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General

Two of the Profound Rewards of Staying Single

Do you like your single life? Settle into it. Research suggests that it can be rewarding in ways you rarely hear about. There's a lot of angst these days about the growing numbers of people living single, and especially about young adults who routinely reach the age of 30 without ever having married. By one respectable estimate, one out of every four of today's young adults will reach 50 as a lifelong single person. Many of their parents are freaking out. Some of the young adults who want to marry are also on edge. My hope for all of us is that we get to pursue the life paths we want, whatever they may be. But I think we have an overly anxious and pessimistic view of lifelong singlehood, and I say that based on data. There is not nearly as much research as there should be on single life, and not all of it is as up-to-date as I would like, but there are some telling findings.
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Taiwan’s New President Disparaged for Being Single: Guess What Happened Next

For the first time ever, the President of Taiwan is a woman. The 59-year old Tsai Ing-wen is also single. That did not sit well with a Chinese military official, who believed that her single status rendered her "erratic": "As a single female politician, Tsai Ing-wen does not have the emotional burden of love of 'family' or children, so her political style and strategies are displayed to be more emotional, personal and extreme."
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More Young Adults Are Living with Parents Than Partners, But Another Trend Is Even More Significant

Perhaps you've seen the headlines from the latest Pew Report. For the first time since at least as far back as 1880, more young adults are living with their parents than in any other arrangement. For well over a century, up until now, the most popular way to live among 18- to 34-year olds had been to live with a spouse or partner.

The report highlights data from 1880, 1940,...
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Let’s Talk about Brain Health and Brain Illness Instead of Mental Health and Mental Illness

Getting mental illnesses taken as seriously as physical ones has been a long-lasting struggle. Medical insurance hasn't always covered mental health treatments the way it routinely covers treatments for physical problems. And too often, uninformed laypersons assume that seriously depressed people, for example, should be able to just snap out of it. In part because of the assumption that mental health is under our conscious control in a way that physical health is not, people suffering from mental health problems are more likely to be stigmatized. And that stigma, in turn, can stand in the way of seeking the help that is needed.
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Grief Over the Loss of a Pet Is Finally Getting Acknowledged in the Workplace

Pets have a special place in the lives of so many people. They can be our loving, nonjudgmental, loyal friends, always there for us, always happy to see us. They can even be coolly aloof, and that can have its own charm. Many people feel quite attached to their pets. Even apart from any special bonds, pets can be important in the way they are part of the patterns of our everyday lives.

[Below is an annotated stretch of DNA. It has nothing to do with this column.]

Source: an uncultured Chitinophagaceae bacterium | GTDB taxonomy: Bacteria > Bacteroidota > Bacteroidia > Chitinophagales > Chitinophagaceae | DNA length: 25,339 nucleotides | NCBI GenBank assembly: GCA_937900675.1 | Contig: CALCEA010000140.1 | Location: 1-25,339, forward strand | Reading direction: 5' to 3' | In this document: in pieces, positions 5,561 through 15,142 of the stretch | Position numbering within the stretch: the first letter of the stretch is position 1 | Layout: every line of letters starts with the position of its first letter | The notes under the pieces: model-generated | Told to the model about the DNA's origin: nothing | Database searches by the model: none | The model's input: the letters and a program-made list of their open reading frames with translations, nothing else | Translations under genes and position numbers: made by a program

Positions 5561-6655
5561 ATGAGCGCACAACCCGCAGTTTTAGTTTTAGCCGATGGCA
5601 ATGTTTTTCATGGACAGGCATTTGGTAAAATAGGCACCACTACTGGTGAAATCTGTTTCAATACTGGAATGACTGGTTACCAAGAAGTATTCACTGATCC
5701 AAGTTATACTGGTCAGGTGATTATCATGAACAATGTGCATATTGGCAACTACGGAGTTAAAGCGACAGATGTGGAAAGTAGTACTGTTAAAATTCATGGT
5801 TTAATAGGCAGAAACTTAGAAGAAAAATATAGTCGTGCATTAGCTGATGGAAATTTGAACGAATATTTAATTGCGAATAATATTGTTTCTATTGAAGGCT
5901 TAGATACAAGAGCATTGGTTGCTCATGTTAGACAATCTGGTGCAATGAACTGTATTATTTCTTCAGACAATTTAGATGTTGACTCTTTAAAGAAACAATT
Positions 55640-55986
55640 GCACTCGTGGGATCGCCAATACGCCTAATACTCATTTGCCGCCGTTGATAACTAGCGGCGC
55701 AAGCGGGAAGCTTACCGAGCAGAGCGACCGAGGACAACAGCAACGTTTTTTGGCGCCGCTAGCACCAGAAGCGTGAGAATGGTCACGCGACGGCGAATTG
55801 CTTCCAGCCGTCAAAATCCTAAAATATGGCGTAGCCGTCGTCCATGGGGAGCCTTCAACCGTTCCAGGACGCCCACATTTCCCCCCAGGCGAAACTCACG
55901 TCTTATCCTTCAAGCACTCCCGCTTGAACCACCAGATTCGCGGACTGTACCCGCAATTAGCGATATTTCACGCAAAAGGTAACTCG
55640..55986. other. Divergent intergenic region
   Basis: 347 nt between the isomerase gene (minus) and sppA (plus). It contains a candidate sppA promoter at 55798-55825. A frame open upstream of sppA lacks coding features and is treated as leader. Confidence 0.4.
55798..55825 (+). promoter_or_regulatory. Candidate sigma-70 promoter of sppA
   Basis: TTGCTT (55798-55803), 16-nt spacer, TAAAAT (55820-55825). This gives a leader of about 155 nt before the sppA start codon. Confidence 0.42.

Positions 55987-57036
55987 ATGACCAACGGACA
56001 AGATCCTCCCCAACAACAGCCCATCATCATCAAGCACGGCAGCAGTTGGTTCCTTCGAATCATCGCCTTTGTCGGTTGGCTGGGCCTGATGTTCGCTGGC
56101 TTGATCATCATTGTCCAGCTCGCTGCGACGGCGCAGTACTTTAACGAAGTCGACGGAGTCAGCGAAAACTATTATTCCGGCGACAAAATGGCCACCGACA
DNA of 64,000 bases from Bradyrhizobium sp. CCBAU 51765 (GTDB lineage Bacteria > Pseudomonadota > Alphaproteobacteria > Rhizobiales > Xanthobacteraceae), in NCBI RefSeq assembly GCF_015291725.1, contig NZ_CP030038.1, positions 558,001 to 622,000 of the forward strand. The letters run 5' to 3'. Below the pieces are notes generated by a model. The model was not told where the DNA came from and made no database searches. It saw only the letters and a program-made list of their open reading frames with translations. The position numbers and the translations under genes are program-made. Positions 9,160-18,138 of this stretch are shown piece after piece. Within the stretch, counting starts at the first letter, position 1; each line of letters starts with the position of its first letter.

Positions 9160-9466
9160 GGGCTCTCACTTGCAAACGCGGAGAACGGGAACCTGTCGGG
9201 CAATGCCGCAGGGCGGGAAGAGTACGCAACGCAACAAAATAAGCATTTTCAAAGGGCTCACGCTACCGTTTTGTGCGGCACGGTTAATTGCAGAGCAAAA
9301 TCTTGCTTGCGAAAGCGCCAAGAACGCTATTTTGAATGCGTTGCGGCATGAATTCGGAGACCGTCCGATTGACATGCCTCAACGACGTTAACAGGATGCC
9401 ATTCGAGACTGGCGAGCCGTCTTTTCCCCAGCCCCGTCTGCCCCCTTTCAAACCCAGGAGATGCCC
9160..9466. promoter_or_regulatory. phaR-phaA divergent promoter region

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Understanding Marital Status Discrimination: From a Congressional Candidate

When constituents write to their political leaders and candidates, what they get back in just about every instance is a form letter. That's not entirely a bad thing, I don't think; if they have a form letter in their back pocket, at least they've thought about the issue and developed a position on it. Every once in a while, though, something amazing happens: a person in politics writes a personal, thoughtful, and informed response – and, cares about the cause you wrote about. That just happened on one of the issues most important to me – marital status discrimination. (The ways in which single people are treated less fairly just because they are single, marital status discrimination, is part of a broader concept I call singlism, the stereotyping, stigmatizing, and discrimination against people who are single.)
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College Love Stories, Reimagined

I went to Vassar College because a friend of my father's, knowing that I had good grades, told him I should apply there. At the time, I had never heard of it. Neither had my dad. I grew up in the tiny town of Dunmore, Pennsylvania, outside of Scranton. Once I realized that Vassar was an elite school, I was a bit embarrassed to have tried for admission. About a month after I applied, my high school guidance counselor asked if I had heard anything back yet. I said I hadn't, and didn't really expect any good news. To which she replied, "Oh, honey, you shouldn't feel that way. In 1933, a girl from this school applied to Smith, and she got in."
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21 Ways Single People Are Taxed More Than Married People on Tax Day and Every Other Day

Americans become especially attuned to fairness in taxation when April 15 rolls around, but for people who are single, every day is tax day. When single people pay more than married people do, either financially or emotionally, they are subsidizing married people.

Here are just some of the ways in which every day is tax day if you are single.

When you are single, every day is the day when you pay more...
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